Local COVID stats down slightly as holiday approaches

By Mike Renzella

The Haldimand Press

HALDIMAND—Haldimand-Norfolk’s seven day rolling average for new daily COVID cases is sitting at 9.9 per day, down from a peak of 18 per day a week and a half ago. Additionally, hospitalization rates are holding steady, with only four residents hospitalized at the time of publication, although all four were in the ICU.

Acting Medical Officer of Health Dr. Matt Strauss cautioned, “All of these numbers need to be taken into account with provincial modelling, which shows cases likely to increase throughout the winter. Certainly, we’re not declaring any victory yet, but it has been a bit of a happier week.”

Former COVID Vaccine Team Lead Sarah Page has returned to her normal job as Chief of Paramedic Services for Norfolk County, but she left on a high note, logging the region’s 150,000th dose of vaccine administered during her last day in the role.

Vaccination of children aged 5-11 is proceeding smoothly so far locally, with 15% of that age range now having received at least one dose.

Too early to comment on Omicron variant

The Omicron variant has been confirmed in several areas in Ontario. Strauss said, “It sure seems to me that most of what can be said is still quite preliminary and I wouldn’t want to get ahead of the science.”

When asked if the new variant concerns him considering areas of lower vaccination, such as Dunnville, Strauss responded, “Low vaccination rates worry me. The chief priority from a public health point of view with regards to this pandemic is to increase vaccination rates. In large measure, we did.”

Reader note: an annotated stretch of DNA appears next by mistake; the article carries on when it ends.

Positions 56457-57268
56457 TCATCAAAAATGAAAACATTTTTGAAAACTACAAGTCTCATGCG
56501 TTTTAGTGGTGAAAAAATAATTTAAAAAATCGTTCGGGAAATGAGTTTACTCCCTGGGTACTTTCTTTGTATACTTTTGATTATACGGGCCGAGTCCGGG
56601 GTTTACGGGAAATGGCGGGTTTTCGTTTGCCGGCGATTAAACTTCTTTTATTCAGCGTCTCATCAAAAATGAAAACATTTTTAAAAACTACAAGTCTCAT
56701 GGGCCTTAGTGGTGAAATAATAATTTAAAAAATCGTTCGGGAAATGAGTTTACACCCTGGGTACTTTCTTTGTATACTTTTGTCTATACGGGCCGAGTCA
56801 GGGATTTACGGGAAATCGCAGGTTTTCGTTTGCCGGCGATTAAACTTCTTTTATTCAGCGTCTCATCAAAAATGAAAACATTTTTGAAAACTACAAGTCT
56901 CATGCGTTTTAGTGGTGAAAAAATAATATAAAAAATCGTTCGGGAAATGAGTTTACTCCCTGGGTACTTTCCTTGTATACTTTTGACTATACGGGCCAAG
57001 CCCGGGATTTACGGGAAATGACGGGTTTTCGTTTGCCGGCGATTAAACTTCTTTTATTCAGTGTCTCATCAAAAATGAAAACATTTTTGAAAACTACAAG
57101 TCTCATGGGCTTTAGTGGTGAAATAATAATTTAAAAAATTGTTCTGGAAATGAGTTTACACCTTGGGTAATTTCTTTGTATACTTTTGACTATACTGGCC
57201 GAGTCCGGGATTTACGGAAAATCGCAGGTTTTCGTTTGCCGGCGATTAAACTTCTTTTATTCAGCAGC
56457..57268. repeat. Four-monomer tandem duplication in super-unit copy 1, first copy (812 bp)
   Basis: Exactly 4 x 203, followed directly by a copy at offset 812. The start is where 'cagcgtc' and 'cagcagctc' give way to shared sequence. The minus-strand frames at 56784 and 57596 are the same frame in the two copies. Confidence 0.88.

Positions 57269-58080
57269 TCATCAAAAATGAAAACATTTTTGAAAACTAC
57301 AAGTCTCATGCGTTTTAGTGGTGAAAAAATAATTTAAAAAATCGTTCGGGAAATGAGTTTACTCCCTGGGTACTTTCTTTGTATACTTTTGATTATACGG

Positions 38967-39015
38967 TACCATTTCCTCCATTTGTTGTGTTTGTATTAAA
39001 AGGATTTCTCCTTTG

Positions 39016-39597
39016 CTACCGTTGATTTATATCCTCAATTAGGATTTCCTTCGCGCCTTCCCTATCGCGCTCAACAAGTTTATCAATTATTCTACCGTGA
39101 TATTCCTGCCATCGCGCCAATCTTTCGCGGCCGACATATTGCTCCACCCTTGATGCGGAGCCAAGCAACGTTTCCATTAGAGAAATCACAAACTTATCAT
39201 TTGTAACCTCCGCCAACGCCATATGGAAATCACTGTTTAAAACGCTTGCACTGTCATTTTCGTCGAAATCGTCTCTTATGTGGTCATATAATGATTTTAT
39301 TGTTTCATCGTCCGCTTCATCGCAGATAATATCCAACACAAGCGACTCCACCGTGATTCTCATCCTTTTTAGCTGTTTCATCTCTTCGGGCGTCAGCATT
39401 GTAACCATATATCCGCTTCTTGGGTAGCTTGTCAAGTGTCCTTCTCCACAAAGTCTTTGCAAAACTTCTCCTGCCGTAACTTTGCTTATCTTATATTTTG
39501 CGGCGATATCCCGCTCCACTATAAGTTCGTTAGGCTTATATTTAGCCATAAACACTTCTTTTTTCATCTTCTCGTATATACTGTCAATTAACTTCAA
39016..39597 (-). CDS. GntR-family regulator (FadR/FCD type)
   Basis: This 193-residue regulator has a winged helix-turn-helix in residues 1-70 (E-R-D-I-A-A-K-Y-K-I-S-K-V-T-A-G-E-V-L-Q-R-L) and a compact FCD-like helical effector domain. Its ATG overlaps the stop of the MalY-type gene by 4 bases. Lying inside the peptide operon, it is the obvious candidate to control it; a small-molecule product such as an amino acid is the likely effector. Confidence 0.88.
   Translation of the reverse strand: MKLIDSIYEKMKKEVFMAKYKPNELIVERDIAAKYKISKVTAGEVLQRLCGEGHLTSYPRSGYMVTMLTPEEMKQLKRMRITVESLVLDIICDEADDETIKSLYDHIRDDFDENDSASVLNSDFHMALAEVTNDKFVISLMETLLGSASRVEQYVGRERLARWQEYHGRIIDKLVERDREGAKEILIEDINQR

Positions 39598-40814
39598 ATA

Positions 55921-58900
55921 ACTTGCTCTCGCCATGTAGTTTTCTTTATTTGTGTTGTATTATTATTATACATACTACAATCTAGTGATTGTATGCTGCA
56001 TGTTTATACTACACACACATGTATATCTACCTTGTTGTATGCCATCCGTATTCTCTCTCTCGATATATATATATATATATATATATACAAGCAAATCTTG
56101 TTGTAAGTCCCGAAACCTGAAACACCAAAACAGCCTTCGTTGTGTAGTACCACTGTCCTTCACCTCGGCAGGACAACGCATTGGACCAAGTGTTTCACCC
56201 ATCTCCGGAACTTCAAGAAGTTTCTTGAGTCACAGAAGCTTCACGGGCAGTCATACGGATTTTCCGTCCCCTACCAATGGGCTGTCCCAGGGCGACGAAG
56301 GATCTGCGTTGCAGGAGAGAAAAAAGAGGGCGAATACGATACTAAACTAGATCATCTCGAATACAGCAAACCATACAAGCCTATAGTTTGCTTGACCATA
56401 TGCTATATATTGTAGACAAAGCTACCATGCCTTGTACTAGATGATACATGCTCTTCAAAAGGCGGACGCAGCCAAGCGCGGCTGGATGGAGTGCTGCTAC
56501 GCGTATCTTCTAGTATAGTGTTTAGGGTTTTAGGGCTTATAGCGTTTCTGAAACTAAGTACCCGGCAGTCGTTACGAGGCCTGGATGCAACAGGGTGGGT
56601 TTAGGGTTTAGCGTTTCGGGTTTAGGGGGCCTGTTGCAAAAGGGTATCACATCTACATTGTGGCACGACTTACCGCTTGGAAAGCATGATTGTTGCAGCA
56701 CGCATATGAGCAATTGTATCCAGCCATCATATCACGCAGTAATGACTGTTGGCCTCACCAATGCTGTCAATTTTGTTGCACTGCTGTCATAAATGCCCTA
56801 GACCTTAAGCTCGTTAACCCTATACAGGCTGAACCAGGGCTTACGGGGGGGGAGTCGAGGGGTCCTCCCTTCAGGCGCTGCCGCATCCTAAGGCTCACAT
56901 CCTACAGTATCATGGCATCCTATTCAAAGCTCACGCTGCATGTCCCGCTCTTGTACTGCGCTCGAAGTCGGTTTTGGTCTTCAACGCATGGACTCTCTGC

He continued, “In September we were fifth from the bottom in public health units. A couple months later we were 15th from the bottom.… If Omicron comes, I don’t know what the results will be, but I know the results are likely to be worse if you’re unvaccinated.”

This Christmas compared to last

Strauss believes we are in a far better position this holiday season compared to the same time last year, noting 85% of the adult population is vaccinated and there is also “some amount of natural immunity in our community. I don’t see any possible way that this Christmas could be as bad as last Christmas given this incredible achievement.”

Strauss cautioned against abandoning health guidelines for indoor gatherings: “It’s not time to declare victory over this virus.”

Strauss has spoken to the MOH in Oxford and Elgin counties, who have re-introduced capacity limitations for indoor gatherings and public distancing guidelines due to a surge of new cases and hospitalizations: “Given the trends I outlined, I don’t see a pressing need for consideration of such a move.”

He issued some final advice for the holidays: “The most overwhelmingly important thing is that you get vaccinated…. If you’re vaccinated, you should feel confident that you’re 95% protected against hospitalization and death.”